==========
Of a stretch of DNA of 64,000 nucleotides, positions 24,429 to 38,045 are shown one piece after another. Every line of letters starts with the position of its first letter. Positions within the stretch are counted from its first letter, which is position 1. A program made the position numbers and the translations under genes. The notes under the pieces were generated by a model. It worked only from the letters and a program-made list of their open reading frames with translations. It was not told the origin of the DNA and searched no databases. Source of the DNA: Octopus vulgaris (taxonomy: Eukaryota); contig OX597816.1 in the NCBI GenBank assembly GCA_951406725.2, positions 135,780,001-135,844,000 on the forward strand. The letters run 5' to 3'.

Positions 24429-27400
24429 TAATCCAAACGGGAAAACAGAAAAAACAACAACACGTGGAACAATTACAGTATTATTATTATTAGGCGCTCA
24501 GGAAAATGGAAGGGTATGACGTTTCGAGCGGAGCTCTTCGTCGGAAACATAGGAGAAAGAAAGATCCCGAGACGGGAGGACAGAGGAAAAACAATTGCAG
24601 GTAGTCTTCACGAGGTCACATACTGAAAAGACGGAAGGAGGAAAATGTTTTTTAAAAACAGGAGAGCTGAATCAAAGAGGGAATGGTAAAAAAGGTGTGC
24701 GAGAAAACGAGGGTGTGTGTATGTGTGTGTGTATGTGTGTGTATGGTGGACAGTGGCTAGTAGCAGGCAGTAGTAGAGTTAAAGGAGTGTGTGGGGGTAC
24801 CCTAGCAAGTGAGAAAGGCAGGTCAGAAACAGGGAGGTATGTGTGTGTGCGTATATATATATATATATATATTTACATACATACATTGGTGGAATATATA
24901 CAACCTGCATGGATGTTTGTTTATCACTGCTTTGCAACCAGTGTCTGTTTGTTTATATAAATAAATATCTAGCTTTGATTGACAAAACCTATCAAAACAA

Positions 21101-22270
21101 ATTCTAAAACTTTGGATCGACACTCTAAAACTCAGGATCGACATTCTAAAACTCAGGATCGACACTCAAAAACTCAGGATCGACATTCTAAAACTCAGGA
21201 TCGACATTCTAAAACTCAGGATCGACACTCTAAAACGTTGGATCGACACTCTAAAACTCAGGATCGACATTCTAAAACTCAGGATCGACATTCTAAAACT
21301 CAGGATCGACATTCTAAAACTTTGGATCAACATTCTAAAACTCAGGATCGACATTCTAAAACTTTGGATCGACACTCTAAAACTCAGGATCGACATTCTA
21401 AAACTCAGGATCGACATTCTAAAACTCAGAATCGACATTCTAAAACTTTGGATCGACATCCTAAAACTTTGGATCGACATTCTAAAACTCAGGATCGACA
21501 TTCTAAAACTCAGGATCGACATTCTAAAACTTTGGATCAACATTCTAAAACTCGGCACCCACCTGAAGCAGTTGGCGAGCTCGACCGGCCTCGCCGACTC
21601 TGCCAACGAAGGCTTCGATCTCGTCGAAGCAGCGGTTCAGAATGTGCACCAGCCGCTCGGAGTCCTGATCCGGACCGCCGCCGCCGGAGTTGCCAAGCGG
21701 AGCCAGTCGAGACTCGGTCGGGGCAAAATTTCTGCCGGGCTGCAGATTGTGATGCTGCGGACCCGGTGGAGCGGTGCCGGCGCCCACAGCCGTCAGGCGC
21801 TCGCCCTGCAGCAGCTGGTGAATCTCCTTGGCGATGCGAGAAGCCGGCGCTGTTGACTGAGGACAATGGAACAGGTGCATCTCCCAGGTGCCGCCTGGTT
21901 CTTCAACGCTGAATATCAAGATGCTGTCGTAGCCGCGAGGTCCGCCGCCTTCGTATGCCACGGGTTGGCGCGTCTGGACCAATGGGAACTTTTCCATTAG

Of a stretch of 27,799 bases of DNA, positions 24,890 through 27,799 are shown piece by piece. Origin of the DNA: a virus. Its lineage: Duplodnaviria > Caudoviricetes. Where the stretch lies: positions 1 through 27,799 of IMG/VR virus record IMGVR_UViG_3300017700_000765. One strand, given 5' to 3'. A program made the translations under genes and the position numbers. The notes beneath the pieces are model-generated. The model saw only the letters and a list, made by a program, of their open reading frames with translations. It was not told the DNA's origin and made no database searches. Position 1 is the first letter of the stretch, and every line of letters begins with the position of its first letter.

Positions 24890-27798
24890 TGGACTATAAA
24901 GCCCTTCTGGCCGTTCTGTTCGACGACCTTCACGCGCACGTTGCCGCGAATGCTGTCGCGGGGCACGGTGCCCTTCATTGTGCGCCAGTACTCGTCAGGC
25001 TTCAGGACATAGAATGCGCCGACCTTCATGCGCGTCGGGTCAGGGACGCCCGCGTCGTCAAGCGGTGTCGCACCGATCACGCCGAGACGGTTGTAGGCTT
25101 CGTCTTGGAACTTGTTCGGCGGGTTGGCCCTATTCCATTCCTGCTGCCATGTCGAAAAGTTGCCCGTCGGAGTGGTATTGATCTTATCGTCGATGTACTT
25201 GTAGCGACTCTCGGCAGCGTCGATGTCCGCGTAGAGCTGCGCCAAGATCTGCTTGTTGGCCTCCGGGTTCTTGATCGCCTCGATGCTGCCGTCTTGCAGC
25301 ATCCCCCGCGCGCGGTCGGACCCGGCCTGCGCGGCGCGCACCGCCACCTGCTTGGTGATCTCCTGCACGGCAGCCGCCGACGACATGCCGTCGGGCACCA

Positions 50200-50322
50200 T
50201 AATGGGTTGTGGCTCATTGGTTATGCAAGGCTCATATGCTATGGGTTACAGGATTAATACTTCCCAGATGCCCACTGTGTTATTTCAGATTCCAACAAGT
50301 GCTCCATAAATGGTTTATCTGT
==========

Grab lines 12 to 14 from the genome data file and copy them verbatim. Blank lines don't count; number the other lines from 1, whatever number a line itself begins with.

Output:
21301 CAGGATCGACATTCTAAAACTTTGGATCAACATTCTAAAACTCAGGATCGACATTCTAAAACTTTGGATCGACACTCTAAAACTCAGGATCGACATTCTA
21401 AAACTCAGGATCGACATTCTAAAACTCAGAATCGACATTCTAAAACTTTGGATCGACATCCTAAAACTTTGGATCGACATTCTAAAACTCAGGATCGACA
21501 TTCTAAAACTCAGGATCGACATTCTAAAACTTTGGATCAACATTCTAAAACTCGGCACCCACCTGAAGCAGTTGGCGAGCTCGACCGGCCTCGCCGACTC